Husseini informed that the jury noticed with great pleasure a growing diversity of genres amongst the films they saw, adding, “we also observed a visible development in exploring cinematographic styles especially in the field of storytelling/narration and art direction. We note also a strong presence of women in front of and behind the camera. A couple of the films we have in nomination were either made by women or produced by women. This sure-footed emergence of women filmmakers on the African continent is very promising, encouraging and refreshing for audiences and female professionals in the industry,” he said.

Meanwhile, there’s a decline in movies for children and about children, according to the jury.
“We have over the years handed out awards to child actors but we decided as a jury not to consider that category this year because of inadequate entries. Although we are not oblivious of the present lull in production activities in the film industries on the African continent and in the Diaspora, we urge our filmmakers to seek out and produce those stunning range of films that celebrates our young ones and stories that tell us that the cinema is alive and well in our continent.’

The AMAA 2016 Award for Best Short Film went to Meet The Parents (Nigeria/Canada), Best Animation award went to The Pencil (Burkina Faso), while The Fruitless Tree (Niger) won Best Documentary category. Best Diaspora Short film award went to Across The Track (USA), award For Best Film By An African Living Abroad was clinched by Lambadina (Ethiopia/Usa), while Best Diaspora Feature award went to Ben & Ara (USA).

For Best Diaspora Documentary, Agents Of Change won in the category, Achievement In Costume Design award went to Eye Of The Storm, while Achievement In Production Design award went to The Cursed One (Ghana). Award for Achievement In Make-Up went to Soldiers Story, Achievement In Soundtrack was clinched by O-Town (Nigeria), while Achievement In Visual Arts went to another Nigerian film, Oshimiri.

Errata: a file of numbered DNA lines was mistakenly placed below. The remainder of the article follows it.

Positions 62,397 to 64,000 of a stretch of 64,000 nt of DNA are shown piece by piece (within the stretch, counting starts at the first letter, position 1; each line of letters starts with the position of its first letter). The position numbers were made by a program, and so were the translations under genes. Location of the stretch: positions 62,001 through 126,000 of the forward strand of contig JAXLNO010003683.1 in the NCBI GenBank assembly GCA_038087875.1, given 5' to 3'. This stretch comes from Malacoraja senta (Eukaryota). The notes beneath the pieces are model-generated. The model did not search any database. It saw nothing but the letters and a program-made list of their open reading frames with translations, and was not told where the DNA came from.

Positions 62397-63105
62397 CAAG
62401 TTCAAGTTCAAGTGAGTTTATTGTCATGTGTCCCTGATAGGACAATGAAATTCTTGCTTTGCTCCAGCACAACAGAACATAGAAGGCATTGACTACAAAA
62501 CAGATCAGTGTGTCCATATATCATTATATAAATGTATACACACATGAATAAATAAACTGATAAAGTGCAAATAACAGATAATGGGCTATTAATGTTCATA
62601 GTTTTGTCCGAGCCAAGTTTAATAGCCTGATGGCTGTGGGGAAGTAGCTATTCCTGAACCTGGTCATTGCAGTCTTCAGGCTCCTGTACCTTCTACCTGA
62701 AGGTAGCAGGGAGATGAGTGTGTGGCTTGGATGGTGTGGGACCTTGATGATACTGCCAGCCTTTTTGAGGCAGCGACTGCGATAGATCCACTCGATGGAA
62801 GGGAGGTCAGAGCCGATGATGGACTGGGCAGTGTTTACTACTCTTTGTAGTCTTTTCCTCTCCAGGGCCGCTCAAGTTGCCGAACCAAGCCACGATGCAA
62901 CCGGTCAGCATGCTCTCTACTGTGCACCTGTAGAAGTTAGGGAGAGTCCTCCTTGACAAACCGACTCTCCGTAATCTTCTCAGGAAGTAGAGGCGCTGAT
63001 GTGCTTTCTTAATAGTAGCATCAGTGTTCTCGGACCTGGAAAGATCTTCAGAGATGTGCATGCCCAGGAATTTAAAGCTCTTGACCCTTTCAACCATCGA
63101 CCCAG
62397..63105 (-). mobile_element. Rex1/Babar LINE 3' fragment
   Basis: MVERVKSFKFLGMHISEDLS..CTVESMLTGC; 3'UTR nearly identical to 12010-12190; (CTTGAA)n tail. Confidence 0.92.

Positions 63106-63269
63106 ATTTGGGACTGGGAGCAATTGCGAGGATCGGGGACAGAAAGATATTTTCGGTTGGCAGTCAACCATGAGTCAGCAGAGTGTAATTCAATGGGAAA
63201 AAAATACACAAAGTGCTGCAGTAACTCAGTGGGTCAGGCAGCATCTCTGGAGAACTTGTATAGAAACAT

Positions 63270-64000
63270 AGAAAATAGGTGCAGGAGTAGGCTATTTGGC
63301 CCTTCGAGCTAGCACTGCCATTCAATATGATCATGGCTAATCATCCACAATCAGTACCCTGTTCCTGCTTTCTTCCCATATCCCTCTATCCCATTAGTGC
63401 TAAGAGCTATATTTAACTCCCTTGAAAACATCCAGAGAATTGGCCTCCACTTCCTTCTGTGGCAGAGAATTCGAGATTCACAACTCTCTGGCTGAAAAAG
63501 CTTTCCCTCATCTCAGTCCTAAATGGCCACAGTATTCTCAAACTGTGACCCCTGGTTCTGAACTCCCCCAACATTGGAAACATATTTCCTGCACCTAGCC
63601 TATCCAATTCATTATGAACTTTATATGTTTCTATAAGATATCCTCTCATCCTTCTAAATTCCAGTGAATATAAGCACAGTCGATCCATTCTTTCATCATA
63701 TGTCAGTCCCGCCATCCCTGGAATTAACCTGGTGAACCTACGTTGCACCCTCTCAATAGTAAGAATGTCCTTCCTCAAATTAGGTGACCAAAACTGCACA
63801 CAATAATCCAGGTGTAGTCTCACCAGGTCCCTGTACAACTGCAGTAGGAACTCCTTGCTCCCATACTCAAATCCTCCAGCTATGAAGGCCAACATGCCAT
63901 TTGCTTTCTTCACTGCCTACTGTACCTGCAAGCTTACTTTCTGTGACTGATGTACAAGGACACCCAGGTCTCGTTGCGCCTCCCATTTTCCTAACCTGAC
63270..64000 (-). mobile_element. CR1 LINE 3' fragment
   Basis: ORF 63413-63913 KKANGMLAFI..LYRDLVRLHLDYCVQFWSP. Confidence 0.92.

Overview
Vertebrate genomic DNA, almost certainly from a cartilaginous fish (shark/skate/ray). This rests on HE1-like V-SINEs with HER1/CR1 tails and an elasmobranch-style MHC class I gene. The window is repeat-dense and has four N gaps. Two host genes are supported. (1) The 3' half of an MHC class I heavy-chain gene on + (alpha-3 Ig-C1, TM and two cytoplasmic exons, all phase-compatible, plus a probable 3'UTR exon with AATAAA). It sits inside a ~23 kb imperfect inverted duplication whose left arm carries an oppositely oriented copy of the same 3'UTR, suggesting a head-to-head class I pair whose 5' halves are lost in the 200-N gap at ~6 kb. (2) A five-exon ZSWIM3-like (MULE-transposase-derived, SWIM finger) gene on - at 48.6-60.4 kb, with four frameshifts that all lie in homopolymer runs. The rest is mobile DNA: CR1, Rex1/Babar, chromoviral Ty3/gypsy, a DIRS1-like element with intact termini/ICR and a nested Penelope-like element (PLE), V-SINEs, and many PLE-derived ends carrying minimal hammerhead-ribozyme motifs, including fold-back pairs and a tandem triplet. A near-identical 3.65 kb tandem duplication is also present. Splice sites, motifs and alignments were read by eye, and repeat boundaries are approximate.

For Achievement In Cinematography category, The Cursed One came tops, Achievement In Editing went to Hear Me Move, while Achievement In Screen Play award was presented to Tell Me Something Sweet. Award for Best Film In An African Language went to Missing God, (Nigeria), while Best Actor In A Supporting Role went to Abidine Dioari for Eye Of The Storm.

In the Best Actress In Supporting Role, Thishiwe Ziqubu (Tell Me Something Sweet) emerged winner, Best Actor In A Leading Role went to Nigeria’s Daniel K Daniel for Soldiers Story, while for Best Actress In A Leading Role, Fulu Mugovhani clinched award for her role in Ayanda.

Greg Odutayo’s Beyond Blood won Best First Feature Film By A Director, Lifetime Achievement Awards were presented to Olu Jacobs, Joke Silva, Richard Mofe Damijo and Tony Akposhore a.k.a Zakky, while Eye Of The Storm from Burkina Faso won Best Film award. For Best Director, Nana Obiri-Yaboah emerged victorious with Maximilian Clausse, while Best Young / Promising Actor award went to Zubaidat Ibrahim Fagge for her role in Dry.

The award ceremony, which lasted into the early hours of the following day, was spiced with cultural performance from Rivers State troupe. Singer Yinka Davies also delivered a soothing performance at the event, while KCee and Harrysong got guests rocking.




You may also like